Sunlight glints off two unassuming, galvanised steel-wrapped buildings standing side by side in a Wairarapa paddock. At first sight, you might mistake them for utility buildings, but as you draw nearer, it’s clear some serious creativity has gone into them — namely that of Ben Mitchell-Anyon and Sally Ogle of Te Whanganui-a-Tara/Wellington architectural practice Patchwork.
The project began with the design of the main dwelling and garage (which you may remember from homestyle Issue 114. Read the story here). The homeowners always hoped there would one day be room in the budget for a separate abode to accommodate visiting friends and whānau, so they allowed for plumbing in the garage — today, part of this building has been turned into a guesthouse.
Simple, airy and clean describes the aesthetic of this small-space beauty constructed by Fathom Build, led by Madelyn Benn and Blair Helbron. “We wanted it to be a bit more moody and hard-wearing than the main home,” says Ben. “We imagined the structure as an old garden shed with exposed studs, dwangs stacked with paint cans and odd objects — somewhere that smelled of petrol and old grass clippings. We talked early on about it being somewhere to display objects while keeping the cabinetry simple, and we wanted the builder to be able to build everything, without needing a cabinetmaker. We decided to expose everything possible, so there aren’t any cupboards in the kitchen and the pipework is visible.”
“It needed to accommodate our whānau and not be pretentious in any way,” says one of the homeowners. “Patchwork came to us with the idea of using oil-tempered hardboard. It’s brown and basic, and not often used to line a house. I remember showing the concept to a few people and they were shocked and unimpressed that we were using brown hardboard to line our walls, but Patchwork are amazing at taking humble materials and making something beautiful, so we trusted them — and I’m so glad we did, as it’s definitely paid off.”
Carving out 40m2 of the garage to work with, Patchwork relished the opportunity to come up with something clever and fit in all the features that would make it a comfortable place to stay. In a way, working with an existing structure made their approach more like a renovation, focused on the interior. “I enjoy the puzzle of fitting everything into a tight space,” says Ben. “The couple were happy for the sleeping space to be on a mezzanine, which left the main floor area for the kitchen, dining, living and bathroom.”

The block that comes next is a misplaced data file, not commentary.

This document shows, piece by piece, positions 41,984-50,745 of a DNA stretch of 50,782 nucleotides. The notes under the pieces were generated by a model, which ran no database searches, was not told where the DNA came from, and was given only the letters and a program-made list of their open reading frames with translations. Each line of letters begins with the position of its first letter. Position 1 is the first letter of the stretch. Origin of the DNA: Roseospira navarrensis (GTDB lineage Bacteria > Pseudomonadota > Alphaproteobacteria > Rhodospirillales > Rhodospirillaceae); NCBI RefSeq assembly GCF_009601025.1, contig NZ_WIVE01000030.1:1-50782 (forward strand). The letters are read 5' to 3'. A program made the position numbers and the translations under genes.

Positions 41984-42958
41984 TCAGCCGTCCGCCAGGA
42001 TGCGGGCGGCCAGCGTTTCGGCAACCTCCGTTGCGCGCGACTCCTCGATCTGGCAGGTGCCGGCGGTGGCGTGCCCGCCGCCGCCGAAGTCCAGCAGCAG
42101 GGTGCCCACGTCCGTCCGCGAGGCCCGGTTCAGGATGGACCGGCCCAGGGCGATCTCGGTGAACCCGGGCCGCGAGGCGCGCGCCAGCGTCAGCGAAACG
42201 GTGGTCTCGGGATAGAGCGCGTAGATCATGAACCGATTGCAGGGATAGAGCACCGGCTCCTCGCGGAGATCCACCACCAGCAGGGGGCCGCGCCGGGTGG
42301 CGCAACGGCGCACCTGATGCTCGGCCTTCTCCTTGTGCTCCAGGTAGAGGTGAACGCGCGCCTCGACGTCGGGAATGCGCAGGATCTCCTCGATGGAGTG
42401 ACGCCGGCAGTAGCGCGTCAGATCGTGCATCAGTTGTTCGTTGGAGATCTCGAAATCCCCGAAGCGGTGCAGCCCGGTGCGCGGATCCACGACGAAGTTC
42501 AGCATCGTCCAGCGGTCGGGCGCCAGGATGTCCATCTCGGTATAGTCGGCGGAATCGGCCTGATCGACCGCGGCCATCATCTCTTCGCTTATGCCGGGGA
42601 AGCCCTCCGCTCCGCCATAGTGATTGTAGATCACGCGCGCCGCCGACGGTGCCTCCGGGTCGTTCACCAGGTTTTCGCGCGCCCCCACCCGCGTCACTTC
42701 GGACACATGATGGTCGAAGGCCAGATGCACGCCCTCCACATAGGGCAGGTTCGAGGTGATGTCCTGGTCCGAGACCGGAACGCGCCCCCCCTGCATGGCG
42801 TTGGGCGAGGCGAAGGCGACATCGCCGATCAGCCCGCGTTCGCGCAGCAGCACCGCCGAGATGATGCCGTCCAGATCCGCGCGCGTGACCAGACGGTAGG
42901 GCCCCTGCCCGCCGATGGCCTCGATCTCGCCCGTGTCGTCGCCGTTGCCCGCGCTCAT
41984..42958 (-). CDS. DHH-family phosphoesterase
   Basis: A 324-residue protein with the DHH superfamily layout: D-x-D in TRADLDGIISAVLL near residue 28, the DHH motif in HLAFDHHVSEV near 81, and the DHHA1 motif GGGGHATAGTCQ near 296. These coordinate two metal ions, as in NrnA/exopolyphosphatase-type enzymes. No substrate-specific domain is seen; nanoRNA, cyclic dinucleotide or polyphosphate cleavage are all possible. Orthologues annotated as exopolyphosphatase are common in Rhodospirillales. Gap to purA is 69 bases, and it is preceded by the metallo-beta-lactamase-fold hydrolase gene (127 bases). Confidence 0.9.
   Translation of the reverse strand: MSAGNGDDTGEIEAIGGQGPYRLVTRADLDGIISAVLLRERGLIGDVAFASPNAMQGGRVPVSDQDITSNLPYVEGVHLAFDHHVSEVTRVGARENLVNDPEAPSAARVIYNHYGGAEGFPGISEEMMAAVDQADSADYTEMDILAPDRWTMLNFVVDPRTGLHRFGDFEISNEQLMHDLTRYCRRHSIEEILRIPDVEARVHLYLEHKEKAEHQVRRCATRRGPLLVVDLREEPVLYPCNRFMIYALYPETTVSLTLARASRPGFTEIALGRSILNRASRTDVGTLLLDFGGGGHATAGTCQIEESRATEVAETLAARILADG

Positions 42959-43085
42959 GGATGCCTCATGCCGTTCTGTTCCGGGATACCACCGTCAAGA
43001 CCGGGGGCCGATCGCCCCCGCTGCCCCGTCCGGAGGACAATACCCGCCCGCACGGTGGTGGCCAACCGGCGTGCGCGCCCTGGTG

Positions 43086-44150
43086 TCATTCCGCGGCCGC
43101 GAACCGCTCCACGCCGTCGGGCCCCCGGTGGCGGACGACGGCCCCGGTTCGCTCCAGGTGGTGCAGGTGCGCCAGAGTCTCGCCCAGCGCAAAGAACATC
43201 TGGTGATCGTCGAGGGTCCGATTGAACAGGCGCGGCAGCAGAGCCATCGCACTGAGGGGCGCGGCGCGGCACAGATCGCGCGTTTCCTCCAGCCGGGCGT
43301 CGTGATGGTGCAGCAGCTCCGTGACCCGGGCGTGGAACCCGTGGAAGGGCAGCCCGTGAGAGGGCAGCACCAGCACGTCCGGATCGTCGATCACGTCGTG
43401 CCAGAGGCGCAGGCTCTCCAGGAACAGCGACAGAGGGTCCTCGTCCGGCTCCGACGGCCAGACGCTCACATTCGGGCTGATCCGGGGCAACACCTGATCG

In contrast to the main house, which places importance on connections between interior and exterior rooms, the guesthouse is an internal retreat. “Although there is a connection to the patio, [the house] faces inward and feels cosy,” says Ben. “There’s a warmth and familiarity to it that’s really lovely — it feels as though it’s been there for years.”
Structured around a rectangular floorplan, the guesthouse is essentially one open-plan room, with a quarter of the space boxed off for the bathroom. A stainless-steel bench with a two-burner cooktop and shelving for pots, pans and utensils forms the kitchen. The wall beside it has become a gallery for handmade objects of interest (mostly local pottery collected by the homeowners in the three years since they bought the property) for both display and regular use.
“We had fun working with the hardboard and exposed-stud combination,” says Ben. “It was particularly satisfying integrating the built-in shelving and kitchen into this structure, made out of the same materials.”
The dark, woody material palette further informed how the guesthouse would be furnished. Taking inspiration from rusty old sheds and worn-out cottages, the homeowners made sure what was added would complement the raw textures.
Only a handful of new pieces appear; for the most part, everything has been repurposed or sourced from secondhand stores and Trade Me. “We wanted to keep things humble, using as much thrifted and upcycled furniture as possible,” says one of the homeowners. “We made the dining table using some old table legs and recycled kauri floorboards from a farm around the corner. The bench in the living area is made from wood rescued from our family’s marae that burned down a few years ago.”
One exception to the rich timber mood is the bathroom, where you open the door to find yourself in a sparkling white space. Natalie Bradburn of Clean Clean Clean (who you can read more about here) oversaw its design, and the hero here is one of her custom sinks. Not just any sink, it sees a cornflower blue tub scoop down below a built-in shelf that can hold soap, toothbrushes and a toilet bag, alongside a canvas hammock to pop your clothes in while you’re showering.
“We wanted something bold, bright and fun for the winkies [kids] — and the adults,” says one of the homeowners. “It needed to be a pretty bathroom basin as well as a rough-as-guts tub for soaking clothes, washing paint brushes and generally cleaning up. It needed to be easy to clean and aesthetically suited to its shed-like surroundings, and above all, it needed to be unique and beautiful.”
When it was finished last spring, the owners moved out of the main house and into the guesthouse to test out how it felt and functioned — and ended up living in it for the whole summer. “It’s just such a great space, a bit more private and cocooning than the main house, and the view out to the neighbouring farms is incredible,” one says. “Our favourite part of the day here is our morning ritual: making tea and coffee, choosing which piece of pottery to use, sitting outside with our feet dangling over the deck and soaking up the sun with the golden farmland around us and the Aorangi Range in the background. It’s an amazing time.”